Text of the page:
Water samples (100 ml) were spiked with 100 to 1,000 μl of a 10−7 serially diluted overnight culture of E. coli O157:H7 for a final concentration range of 0.1 to 0.2 CFU/ml to 1 to 2 CFU/ml. Spiked and unspiked samples (used as negative controls) were filtered through 0.45-μm-pore-size, 25-mm-diameter Durapore membrane filters with a water aspirator (29 in of Hg, 30 to 40 s/100 ml of water). The membrane filters were placed in 12- by 75-mm polystyrene snap cap tubes to which were added 20 μl of E. coli O157:H7 immunomagnetic beads (1:10 dilution in blocker casein) and 2 ml of Medi-8 accelerated-growth medium for E. coli O157:H7 prepared according to the manufacturer's directions.
Apple juice samples (100 ml) were prepared identically to the water samples (above) except that samples were spiked with 100 to 1,000 μl of a serially 10−5-diluted stock solution of E. coli O157:H7 in apple juice (the stock solution was prepared in advance by adding 20 ml of an overnight culture to 200 ml of apple juice and placing the solution in a refrigerator [4°C] for 5 to 6 days). Apple cider samples (30 ml) were likewise spiked with 100 to 1,000 μl of a serially 10−5-diluted stock solution of E. coli. However, spiked and unspiked samples were centrifuged at 3,800 × g for 15 min at 4°C rather than filtered. Following centrifugation, the supernatant was removed, and 2 ml of Medi-8 accelerated-growth medium for E. coli O157:H7 was added to each pellet. After brief vortexing (5 s), the resulting suspensions were transferred to 12- by 75-mm polystyrene snap cap tubes to which was added 20 μl of E. coli 157:H7 immunomagnetic beads (1:10 dilution in blocker casein).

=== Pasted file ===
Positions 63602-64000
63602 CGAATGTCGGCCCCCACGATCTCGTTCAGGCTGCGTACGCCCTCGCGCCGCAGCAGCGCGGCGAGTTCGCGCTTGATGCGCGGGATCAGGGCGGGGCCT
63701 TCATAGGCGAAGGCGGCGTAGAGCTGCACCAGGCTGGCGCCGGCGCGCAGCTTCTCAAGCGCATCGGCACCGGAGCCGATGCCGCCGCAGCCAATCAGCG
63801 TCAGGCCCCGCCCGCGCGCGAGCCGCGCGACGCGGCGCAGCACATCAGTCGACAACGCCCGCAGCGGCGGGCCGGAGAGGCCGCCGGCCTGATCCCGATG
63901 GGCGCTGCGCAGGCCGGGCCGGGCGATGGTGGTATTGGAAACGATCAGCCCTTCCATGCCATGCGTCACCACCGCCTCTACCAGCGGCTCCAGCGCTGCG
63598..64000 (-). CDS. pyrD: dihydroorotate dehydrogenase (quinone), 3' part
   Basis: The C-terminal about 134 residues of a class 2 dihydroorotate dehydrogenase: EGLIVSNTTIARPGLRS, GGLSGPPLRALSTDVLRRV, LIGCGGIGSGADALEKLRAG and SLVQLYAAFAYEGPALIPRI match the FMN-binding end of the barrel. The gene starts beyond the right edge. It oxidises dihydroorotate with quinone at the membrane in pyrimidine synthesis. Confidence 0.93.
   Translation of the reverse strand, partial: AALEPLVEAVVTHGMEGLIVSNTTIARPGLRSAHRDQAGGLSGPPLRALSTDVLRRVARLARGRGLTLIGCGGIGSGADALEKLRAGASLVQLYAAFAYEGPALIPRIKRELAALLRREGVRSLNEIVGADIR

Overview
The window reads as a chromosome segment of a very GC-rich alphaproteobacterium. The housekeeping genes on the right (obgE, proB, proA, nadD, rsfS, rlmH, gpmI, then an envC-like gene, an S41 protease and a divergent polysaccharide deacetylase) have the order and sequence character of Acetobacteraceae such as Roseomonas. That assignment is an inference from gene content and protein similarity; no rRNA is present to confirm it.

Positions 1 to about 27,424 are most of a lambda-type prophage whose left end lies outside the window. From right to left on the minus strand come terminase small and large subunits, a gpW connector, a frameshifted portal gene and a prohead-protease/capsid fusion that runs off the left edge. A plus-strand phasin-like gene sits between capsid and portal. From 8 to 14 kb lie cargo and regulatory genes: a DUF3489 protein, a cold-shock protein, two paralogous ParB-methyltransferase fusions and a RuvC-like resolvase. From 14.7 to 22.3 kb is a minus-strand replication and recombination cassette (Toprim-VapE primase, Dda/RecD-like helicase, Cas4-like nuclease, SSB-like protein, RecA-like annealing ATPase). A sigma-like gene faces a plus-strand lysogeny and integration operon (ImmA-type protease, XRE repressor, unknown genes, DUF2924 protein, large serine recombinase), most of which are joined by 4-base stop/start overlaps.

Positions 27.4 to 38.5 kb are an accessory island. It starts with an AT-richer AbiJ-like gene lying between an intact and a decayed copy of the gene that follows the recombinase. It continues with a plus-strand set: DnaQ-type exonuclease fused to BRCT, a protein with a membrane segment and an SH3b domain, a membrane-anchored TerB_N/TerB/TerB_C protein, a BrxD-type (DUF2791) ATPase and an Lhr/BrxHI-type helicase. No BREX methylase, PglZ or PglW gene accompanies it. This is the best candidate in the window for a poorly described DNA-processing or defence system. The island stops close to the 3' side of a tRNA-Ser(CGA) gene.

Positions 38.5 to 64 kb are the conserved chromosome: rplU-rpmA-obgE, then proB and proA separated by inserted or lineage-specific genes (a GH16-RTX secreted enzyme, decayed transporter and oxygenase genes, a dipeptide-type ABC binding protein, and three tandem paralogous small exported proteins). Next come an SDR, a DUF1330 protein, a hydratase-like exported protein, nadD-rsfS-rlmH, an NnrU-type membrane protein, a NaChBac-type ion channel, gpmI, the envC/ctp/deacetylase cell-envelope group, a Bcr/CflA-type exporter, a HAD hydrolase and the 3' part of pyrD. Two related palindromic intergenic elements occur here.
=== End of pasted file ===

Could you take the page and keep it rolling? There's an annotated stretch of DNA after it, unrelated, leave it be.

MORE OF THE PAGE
The snap cap tubes containing the filter membrane or pellet (apple cider), immunomagnetic beads, and Medi-8 accelerated-growth medium were placed on a Labquake rotating mixer (8 rpm) in an incubator at 42°C and rotated for 4 h to both enrich and capture the E. coli O157:H7 with the immunomagnetic beads. At the end of the simultaneous enrichment and immunomagnetic capture steps, the tubes were removed from the incubator and positioned in the magnetic separation stand. After 3 min (10 min for apple cider), the supernatant was aspirated from the tubes with a vacuum aspirator and 2 ml of blocker casein was added to the magnetic bead-E. coli O157:H7 pellet. The tubes were returned to the rotating mixer and rotated at room temperature for 5 min (10 min for apple cider). After 5 min, the tubes were once again positioned in the magnetic separation stand, and the magnetic separation was repeated and the supernatant was removed as described above.